This Week in CFD


The Virtual Engineer ponders whether we need more standards for CAE interoperability and emphasizes the possible benefits for mobile visualization.

The author answers his own question: “of course.” That’s the wonderful thing about standards – there are so many of them.

There are CAD standards like IGES, STEP, and JT. And we know how well that’s worked out. We could spend days talking about why we still have CAD interoperability problems. [tl;dr Standard files are neither written nor read properly.]

There is a great CFD standard – CGNS. I beg all of you to start using it. But it too has issues. [tl;dr What makes for great portability doesn’t necessarily yield great performance.]

And there are all your de facto standard formats: PLOT3D for structured grid CFD results, NASTRAN for FEA results, STL for faceted geometry, etc.

I don’t know enough about visualization standards to know whether we need (another) one. But for CAD and CFD, use the ones we have, and use every ounce of your influence to ensure that everyone uses them correctly, and contribute to the standards organization to ensure the standard is maintained and updated.

What do you think?


  • New website ConSelf (Consulting by Yourself) urges us to “be prepared for the next CFD solution.” [Mysterious]
  • New web search tool (currently in beta) promises to help you find 3D designs to print.



Viscous Stanford Bunnies Falling Into a Pile. Screen capture from the video illustrating multimaterial mesh based surface tracking cited below.

Viscous Stanford Bunnies Falling Into a Pile. Screen capture from the video illustrating multimaterial mesh based surface tracking cited below.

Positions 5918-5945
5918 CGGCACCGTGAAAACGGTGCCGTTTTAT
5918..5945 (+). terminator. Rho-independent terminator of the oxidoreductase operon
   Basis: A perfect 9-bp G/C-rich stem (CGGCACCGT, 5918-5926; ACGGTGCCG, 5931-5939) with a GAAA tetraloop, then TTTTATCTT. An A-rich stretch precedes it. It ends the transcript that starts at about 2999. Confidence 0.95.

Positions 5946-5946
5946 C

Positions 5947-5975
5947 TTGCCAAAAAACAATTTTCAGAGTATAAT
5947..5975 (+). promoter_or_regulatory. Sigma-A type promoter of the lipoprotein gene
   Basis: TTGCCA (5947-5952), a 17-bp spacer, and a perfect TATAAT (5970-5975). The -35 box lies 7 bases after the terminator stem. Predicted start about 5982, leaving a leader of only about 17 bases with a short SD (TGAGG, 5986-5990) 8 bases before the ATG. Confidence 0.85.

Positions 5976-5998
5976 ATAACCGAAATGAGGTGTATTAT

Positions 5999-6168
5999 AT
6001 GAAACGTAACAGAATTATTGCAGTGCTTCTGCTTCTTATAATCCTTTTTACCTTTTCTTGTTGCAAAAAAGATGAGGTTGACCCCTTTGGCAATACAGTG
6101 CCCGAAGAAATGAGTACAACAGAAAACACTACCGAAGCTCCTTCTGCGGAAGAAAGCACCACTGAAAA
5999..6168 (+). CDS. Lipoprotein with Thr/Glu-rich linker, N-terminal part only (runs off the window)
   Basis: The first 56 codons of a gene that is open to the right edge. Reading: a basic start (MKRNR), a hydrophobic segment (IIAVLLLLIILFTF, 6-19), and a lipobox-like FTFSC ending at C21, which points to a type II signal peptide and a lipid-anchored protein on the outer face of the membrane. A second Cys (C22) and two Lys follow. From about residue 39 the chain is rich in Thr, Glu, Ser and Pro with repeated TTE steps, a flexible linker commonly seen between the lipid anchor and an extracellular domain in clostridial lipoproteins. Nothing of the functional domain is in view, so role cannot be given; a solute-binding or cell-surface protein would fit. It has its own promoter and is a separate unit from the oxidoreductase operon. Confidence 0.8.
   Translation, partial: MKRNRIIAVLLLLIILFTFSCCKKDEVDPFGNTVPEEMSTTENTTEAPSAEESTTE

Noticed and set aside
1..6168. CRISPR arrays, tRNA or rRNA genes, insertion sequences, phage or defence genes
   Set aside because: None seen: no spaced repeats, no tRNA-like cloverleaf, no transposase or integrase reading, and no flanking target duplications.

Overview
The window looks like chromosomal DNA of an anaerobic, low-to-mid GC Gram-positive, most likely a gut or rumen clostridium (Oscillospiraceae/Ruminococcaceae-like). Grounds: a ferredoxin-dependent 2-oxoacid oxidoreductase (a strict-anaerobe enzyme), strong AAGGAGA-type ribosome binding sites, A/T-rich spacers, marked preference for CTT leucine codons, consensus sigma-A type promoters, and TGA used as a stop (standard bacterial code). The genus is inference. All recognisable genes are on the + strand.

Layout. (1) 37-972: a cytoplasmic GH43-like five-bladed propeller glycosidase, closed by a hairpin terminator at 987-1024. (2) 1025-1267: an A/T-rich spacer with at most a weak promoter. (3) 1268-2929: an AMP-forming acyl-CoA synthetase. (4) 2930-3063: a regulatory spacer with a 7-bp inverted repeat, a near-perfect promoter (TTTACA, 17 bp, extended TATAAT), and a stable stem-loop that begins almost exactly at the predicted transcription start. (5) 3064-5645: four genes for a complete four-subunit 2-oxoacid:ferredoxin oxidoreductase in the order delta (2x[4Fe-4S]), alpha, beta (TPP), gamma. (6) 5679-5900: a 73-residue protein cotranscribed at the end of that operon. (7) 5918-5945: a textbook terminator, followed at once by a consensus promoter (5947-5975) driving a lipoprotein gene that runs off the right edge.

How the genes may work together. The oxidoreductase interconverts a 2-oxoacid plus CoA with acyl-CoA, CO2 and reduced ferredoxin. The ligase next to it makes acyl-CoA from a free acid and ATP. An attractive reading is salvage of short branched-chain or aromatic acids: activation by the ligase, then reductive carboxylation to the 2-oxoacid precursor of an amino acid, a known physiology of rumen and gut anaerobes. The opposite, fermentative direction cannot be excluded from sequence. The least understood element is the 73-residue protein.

• While “multimaterial mesh-based surface tracking” may seem dry, you have to watch this video (and jump ahead to the 5 minute mark if you’re impatient). Then you can read about this “non-manifold triangle mesh tracking method to simultaneously maintain intersection-free meshes and support the proposed broad set of multimaterial remeshing and topological operations” developed by researchers at Columbia.
  • You can watch a video about what’s coming in Autodesk Simulation CFD 2015.
  • Another video, this one on CloudFlow, CFD in the cloud.

Meshing and Football?

You never know where meshes are gonna pop up. This past week a group of us from the office took the guided AT&T Stadium Art Tour. Yes, that’s right – an art tour inside the Jones family’s monument to Dallas Cowboys football.  (If you click on the link you’ll see a photo with a nice gray-haired lady at the bottom. That’s Sue. She was our tour guide.)

But the family, with the assistance of outside advisors including Michael Auping, chief curator at The Modern Art Museum of Fort Worth, have amassed an extensive collection of contemporary art installations. Most of these pieces are visible to everyone who attends an event at the stadium (some hang above the concession stands).

So where does meshing come in to play? Jim Isermann’s Untitled (2009-2010) is 4,000 square feet of vacuum-formed styrene mesh loveliness.

Jim Isermann, Untitled (2-009-2010)

Jim Isermann, Untitled (2009-2010)



We’ll post more of the photos from our tour on our Facebook page soon. In the meantime, there’s an app for iOS that will give you a virtual tour of the artwork.

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2 Responses to This Week in CFD

  1. Roland says:

    Has this been mentioned yet? I guess it won’t hurt to mention it again.

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